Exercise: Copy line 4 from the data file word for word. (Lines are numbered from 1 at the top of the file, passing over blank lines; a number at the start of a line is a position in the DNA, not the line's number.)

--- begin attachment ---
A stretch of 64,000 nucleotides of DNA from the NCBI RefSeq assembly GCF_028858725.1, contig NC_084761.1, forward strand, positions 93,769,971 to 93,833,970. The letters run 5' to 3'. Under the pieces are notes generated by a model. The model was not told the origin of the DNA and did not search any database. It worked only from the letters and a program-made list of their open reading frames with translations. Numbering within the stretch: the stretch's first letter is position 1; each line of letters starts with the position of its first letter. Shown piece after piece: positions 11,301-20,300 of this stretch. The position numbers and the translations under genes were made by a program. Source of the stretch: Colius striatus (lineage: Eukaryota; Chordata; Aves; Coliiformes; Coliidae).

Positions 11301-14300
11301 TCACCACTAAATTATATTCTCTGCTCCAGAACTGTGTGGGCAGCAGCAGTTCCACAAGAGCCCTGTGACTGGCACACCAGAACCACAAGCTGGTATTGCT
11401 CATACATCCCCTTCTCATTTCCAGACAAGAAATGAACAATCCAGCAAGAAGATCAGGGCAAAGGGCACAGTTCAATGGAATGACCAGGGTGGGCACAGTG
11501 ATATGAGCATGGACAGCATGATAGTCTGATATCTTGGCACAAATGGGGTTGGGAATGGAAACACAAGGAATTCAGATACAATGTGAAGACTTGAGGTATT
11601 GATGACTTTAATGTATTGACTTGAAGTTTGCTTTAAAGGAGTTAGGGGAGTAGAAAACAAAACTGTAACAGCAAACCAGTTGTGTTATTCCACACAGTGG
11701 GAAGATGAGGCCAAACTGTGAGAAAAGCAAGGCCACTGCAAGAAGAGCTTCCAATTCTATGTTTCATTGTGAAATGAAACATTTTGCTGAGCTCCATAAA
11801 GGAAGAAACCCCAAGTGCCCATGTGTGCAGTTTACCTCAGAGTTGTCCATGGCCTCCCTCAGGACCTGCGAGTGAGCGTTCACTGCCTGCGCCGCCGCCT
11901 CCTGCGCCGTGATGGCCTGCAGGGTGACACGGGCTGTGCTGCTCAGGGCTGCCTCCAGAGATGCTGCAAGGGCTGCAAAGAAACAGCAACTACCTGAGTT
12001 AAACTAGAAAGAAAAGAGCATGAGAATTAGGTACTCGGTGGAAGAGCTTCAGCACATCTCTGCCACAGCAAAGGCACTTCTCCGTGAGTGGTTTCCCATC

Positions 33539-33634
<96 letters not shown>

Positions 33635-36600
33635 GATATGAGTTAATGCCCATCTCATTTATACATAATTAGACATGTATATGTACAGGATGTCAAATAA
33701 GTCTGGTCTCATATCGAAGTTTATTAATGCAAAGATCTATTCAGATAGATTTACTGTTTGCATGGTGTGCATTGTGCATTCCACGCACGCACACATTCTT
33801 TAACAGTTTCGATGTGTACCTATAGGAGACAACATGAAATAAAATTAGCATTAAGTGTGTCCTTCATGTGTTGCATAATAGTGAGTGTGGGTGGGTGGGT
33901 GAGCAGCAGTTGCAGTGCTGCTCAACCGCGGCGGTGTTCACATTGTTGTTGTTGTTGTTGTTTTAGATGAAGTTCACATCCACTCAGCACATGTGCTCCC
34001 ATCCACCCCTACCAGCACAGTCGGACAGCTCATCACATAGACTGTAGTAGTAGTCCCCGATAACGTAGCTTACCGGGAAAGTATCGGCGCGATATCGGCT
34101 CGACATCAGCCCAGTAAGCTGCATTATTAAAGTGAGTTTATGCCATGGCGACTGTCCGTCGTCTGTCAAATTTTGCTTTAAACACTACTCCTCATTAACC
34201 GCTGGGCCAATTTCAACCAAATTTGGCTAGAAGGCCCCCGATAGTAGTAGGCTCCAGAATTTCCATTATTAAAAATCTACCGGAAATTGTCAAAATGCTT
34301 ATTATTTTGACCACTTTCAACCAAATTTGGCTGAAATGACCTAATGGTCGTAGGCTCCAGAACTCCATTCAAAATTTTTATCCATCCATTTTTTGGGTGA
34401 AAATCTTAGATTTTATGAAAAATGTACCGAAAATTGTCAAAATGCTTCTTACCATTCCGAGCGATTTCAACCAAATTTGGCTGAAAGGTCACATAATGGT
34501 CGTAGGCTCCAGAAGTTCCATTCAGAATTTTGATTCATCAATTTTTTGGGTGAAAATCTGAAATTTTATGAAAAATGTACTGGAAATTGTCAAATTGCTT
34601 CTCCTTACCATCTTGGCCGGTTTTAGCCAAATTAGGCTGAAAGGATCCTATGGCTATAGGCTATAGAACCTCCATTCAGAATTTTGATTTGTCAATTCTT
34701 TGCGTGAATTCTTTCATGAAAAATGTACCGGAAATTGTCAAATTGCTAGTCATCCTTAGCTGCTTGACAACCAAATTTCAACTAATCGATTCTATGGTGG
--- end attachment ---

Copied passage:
11401 CATACATCCCCTTCTCATTTCCAGACAAGAAATGAACAATCCAGCAAGAAGATCAGGGCAAAGGGCACAGTTCAATGGAATGACCAGGGTGGGCACAGTG